Indeed, some scholars have suggested that communicating purpose is the most central of all leader behaviors, because it infuses work with meaning and direction.
~ Andrew Carton, Chad Murphy, & Jonathan Clark ~
Scholars aren't the only ones touting the importance of meaning, purpose, and vision.
John Maxwell said, "Vision is everything for a leader." Simon Sinek skyrocketed into fame after his How Great Leaders Inspire Action TEDTalk, better known by its best-selling book counterpart, Start With Why. And so many other leadership experts point out the importance of meaning, purpose, and/or vision.
The professionals we lead want meaning, purpose, and vision at work. For example, a 2021 McKinsey article reports that nearly two-thirds of US-based employees said that the pandemic has caused them to reflect on their purpose in life. The authors say, "Employees expect their jobs to bring a significant sense of purpose to their lives. Employers need to help meet this need, or be prepared to lose talent to companies that will." If you have a retention problem, consider the possibility that your ability to clearly and effectively communicate purpose and vision may be one contributing factor.
Employees value meaningful work. How much? A BetterUp Labs report, Meaning and Purpose at Work*, states that 9 out of 10 career professionals--that's 90%—told researchers that they would sacrifice 23 percent of their future earnings—an average of $21,000 a year—for "work that is always meaningful." That's about as much as most people pay for their mortgage or rent in a year!
Almost 50 years ago, neurologist, psychiatrist, philosopher, author, and Holocaust survivor, Victor Frankl, founded logotherapy with the premise that our primary motivational force is to find meaning or purpose in life. Abraham Maslow identified that self-actualized people all had in common a devotion to a life purpose or calling. And more recently, Marty Seligman, the father of positive psychology, lists in his book, Flourish, the five core elements of flourishing. Purpose is one of them.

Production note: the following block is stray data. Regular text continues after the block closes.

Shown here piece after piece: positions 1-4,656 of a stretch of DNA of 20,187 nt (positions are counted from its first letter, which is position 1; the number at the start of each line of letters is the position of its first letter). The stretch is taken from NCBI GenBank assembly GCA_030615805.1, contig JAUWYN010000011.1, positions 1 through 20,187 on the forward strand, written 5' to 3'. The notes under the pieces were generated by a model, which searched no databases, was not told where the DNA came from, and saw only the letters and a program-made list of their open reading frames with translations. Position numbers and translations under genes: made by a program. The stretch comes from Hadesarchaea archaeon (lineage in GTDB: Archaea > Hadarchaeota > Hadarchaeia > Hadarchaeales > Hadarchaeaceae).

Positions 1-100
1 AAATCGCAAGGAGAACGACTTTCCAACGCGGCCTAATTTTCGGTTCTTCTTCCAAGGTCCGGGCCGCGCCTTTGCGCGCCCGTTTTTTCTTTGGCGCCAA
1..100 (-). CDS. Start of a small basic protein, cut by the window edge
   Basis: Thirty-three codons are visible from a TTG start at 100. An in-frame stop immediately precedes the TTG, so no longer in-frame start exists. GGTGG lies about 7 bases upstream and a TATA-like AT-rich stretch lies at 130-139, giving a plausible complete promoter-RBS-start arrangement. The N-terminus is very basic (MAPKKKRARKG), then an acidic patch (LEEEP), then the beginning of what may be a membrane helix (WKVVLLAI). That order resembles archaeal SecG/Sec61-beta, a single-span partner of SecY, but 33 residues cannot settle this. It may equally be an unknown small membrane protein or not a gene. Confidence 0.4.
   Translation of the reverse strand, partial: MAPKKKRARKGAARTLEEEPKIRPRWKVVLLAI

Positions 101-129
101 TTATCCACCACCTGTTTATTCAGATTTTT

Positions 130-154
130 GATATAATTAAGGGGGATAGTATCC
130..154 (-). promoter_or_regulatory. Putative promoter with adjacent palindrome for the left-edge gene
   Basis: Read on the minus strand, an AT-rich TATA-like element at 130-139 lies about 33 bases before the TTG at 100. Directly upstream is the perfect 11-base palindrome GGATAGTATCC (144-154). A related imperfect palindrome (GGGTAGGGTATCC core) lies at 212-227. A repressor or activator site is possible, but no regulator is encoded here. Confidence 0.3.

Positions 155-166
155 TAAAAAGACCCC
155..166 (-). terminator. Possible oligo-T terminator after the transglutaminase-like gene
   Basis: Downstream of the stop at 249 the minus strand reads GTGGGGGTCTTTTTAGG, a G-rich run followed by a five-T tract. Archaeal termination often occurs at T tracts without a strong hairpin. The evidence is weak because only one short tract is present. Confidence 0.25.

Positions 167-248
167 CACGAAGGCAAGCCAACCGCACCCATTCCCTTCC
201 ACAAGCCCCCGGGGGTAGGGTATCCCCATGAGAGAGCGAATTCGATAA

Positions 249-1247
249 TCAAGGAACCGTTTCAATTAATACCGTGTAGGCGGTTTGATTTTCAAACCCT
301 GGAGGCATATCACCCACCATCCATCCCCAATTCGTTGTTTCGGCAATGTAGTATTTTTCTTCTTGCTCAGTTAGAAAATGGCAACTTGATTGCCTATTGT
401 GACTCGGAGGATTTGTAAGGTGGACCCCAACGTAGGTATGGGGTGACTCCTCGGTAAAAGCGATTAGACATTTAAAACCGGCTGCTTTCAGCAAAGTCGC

Purpose, meaning, and vision at work and in our lives is important.
Clarity of vision makes a difference. What drives clarity may surprise you.
It's no secret that a clear vision drives alignment and the quality of work outcomes and that greater meaning and purpose for workers drives engagement and retention.
So, it is imperative that leaders influence employees, not only to acquire a sense of purpose, but a shared purpose--a sense of purpose that is seen and interpreted by different members in the same way. When we have specific goals and strategic aims, we don't need each individual interpreting what that is differently. A shared purpose drives alignment in culture, outcomes, and strategic goals. How do we most effectively and clearly communicate that to drive successful performance outcomes?
Like me, you may assume that you communicate vision pretty clearly. When I came across a 2014 study on the topic, I discovered that I may not be using the most effective communication strategies for communicating vision and that I may actually, although inadvertently, be contributing to a blurry vision—what the authors called a "blurry vision bias." The findings could radically change how you communicate vision, too. What you don't know actually can hurt you, your team, and ultimately, your customers.
Imaged-based words and conceptual words.
The mind is structured into two systems for processing phenomenon.